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Is Netflix shrinking Australia’s film and television industry?

If you spent the Friday nights of your childhood roaming the aisles of Video Ezy you’ll know that online streaming services like Netflix have been a game changer: thousands of TV shows and movies at your fingertips at any time of day or night for a comparatively small subscription fee. But what is the cost to the Australian film and television production industries? And why should we care?

According to Dr Toija Cinque, Senior Lecturer in Communication at Deakin, local screen industries are being disrupted by a phenomena termed ‘time-shifting’. ‘The key factors here are the use of high-speed broadband and internet-enabled media for movies, music, news, documentaries, and television programs.’

Dr Cinque points out that the coming together of legacy media (such as traditional free-to-air TV), telecommunications and IT has presented opportunities but also challenges. ‘Audiences are engaging with a variety of increasingly interconnected technological devices,’ she says. ‘As a result, Australia’s contemporary broadcasting, film production and music industries are increasingly competitive and continue to fragment.’

Public versus private interests

As a consumer it’s easy to feel like it’s a simple case of more is more when it comes to content; choice is everything when you’re looking for your next series to binge watch. But it’s important to think critically about the downsides of our viewing options being determined by privately owned streaming companies.

Historically, the Australian broadcasting system has been made up of a combination of privately owned, commercial broadcasters and public service broadcasting elements. While Australian free-to-air TV networks and Foxtel are required to run a percentage of Australian content, companies such as Netflix and Stan currently have no such quotas to adhere to.

Dr Cinque explains that the emphasis of broadcasting as a service to the public has always been a key factor. ‘Local content can give direction and identity to Australian society and promote national cohesion in the process.’

Make it Australian

Recently hundreds of Australian actors, directors, producers, screenwriters and production crew combined forces as signatories on an open letter to government urging politicians to take steps to protect the local industry. Meanwhile, the government is yet to announce an outcome of its review into supporting the production and distribution of Australian content.

The ‘Make it Australian’ campaign argues that the introduction of content rules for new media (such as Netflix), tax incentives, and support for public broadcasters and screen agencies are essential to keep the industry alive so stories can be passed on to future generations.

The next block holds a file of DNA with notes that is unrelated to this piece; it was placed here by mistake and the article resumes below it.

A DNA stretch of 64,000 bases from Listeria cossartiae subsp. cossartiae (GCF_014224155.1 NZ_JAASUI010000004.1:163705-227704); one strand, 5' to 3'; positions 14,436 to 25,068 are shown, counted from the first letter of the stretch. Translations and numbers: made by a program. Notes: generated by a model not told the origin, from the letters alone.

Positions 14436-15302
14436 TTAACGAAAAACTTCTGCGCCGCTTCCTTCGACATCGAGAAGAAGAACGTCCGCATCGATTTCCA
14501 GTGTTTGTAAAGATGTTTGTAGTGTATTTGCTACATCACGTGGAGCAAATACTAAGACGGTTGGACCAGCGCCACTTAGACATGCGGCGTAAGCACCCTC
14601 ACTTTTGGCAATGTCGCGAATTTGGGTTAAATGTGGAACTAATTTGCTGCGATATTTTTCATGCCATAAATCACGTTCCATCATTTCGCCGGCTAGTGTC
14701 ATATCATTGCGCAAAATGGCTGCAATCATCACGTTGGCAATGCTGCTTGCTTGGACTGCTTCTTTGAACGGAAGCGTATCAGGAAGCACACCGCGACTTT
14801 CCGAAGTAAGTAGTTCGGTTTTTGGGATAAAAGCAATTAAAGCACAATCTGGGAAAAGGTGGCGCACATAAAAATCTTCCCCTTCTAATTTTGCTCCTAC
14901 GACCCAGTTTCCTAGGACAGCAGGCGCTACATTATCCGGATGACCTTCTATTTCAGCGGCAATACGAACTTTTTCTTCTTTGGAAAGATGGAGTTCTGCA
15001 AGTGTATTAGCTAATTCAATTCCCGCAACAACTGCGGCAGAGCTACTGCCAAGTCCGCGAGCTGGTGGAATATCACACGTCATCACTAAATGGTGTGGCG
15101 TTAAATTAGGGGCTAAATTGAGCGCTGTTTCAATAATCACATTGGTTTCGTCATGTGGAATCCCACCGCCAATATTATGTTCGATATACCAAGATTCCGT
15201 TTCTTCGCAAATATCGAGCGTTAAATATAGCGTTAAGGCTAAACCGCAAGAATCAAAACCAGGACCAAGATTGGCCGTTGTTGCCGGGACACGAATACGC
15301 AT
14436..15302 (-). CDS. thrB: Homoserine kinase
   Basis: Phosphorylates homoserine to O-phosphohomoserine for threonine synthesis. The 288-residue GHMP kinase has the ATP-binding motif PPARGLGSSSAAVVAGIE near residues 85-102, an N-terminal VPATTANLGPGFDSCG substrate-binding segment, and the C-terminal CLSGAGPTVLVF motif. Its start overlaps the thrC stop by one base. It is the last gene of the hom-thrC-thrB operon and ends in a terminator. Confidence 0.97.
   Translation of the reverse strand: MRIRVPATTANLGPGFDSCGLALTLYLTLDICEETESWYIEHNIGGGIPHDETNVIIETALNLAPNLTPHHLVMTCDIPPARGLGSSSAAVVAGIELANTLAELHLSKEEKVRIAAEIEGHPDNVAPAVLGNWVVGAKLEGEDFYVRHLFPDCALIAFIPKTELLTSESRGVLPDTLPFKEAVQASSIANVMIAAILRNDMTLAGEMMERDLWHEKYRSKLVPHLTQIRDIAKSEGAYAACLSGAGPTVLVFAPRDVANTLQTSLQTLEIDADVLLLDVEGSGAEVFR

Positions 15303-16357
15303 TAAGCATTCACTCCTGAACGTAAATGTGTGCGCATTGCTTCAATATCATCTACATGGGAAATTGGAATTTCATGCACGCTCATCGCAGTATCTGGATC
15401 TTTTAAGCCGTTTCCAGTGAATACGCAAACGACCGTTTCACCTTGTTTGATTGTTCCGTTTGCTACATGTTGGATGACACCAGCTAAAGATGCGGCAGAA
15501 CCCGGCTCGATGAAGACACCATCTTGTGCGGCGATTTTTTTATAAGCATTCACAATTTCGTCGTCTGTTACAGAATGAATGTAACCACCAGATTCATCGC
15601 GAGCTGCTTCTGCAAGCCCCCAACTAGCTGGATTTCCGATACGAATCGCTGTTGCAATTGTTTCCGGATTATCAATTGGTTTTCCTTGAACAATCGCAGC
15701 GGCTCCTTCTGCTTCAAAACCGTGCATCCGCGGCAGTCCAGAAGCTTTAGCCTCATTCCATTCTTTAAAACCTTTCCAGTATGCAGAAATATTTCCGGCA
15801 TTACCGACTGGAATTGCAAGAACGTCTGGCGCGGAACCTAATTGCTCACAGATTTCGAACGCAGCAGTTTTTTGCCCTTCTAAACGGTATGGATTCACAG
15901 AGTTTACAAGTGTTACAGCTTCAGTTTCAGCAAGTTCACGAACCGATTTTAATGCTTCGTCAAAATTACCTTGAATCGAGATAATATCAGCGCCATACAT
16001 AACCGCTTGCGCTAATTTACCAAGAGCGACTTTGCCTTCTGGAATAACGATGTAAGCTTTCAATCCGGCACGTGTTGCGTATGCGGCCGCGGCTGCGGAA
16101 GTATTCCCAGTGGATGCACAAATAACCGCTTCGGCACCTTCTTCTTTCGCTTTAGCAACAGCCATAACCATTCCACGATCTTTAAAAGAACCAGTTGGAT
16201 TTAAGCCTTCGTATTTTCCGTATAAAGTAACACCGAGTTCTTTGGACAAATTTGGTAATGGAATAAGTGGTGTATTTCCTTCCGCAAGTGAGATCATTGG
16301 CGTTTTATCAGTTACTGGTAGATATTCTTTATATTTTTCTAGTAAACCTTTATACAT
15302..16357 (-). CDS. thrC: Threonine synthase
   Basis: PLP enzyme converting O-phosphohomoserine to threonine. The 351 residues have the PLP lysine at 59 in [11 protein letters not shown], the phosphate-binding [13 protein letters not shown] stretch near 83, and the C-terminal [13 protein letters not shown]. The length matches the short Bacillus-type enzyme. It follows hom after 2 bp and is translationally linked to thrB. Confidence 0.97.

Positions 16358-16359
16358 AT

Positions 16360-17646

Dr Cinque agrees that we need new media guidelines to ensure a percentage of content is locally produced and culturally diverse across all televised genres including news, advertising and entertainment. ‘Ubiquitous media such as Netflix, YouTube and streaming services necessitate support for locally produced content, for children and adults, in the public interest and for local and national cultural identity.’

Streaming companies, of course, are keen to avoid quotas. Netflix CEO Reed Hastings argues that quotas lead to the creation of low-quality shows. Dr Cinque counters: ‘Advocates of private enterprise focus on market-driven choice. Certainly, in Western democratic countries considerable value is placed on an independent broadcasting system allowing access to the free flow of information whereby the public can draw their own conclusions from material presented to them. The key here is access to a range of views including those that tell Australian stories.’

'Local content can give direction and identity to Australian society and promote national cohesion in the process.'

Dr Toija Cinque,
Faculty of Arts and Education, Deakin University

Keeping our screen industry alive

Dr Cinque believes quotas won’t necessarily push money into the industry going forward. ‘The trouble is that even with a quota, new and original content being created is not guaranteed (at this stage) should Netflix choose to meet its imposed demands by buying old Australian content.’

Another possibility, Dr Cinque says, is to include a minimum number of minutes for local content programming to be produced by people familiar with local areas with investment in providing quality and specialised information for small towns in rural, regional and urban areas. ‘Arguably there is considerable community benefit that comes from local people being able to tell stories for and about local people and is also a valuable resource for local economies.’

Netflix have two Australian shows in production and claim they are helping Australian content to find an international audience. But Dr Cinque is sceptical. ‘Netflix affords possibilities for international distribution but is not presently a reliable source for producing and investing in original local content and would only become so if obliged to under legislation.’

For students hoping to find a career in this fast-changing environment, Dr Cinque says it’s a worth understanding how the television programming and film production industries are changing with the rise of global TV formats. ‘Students need to remain curious and be critical thinkers about the key drivers influencing film and television industries in contemporary times, and their respective roles in the media landscape.’

Interested in learning about how technology is disrupting industries? Check out this article about the digital disruption of universities.

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Dr Toija Cinque
Dr Toija Cinque

Senior Lecturer in Communication, Faculty of Arts and Education, Deakin University

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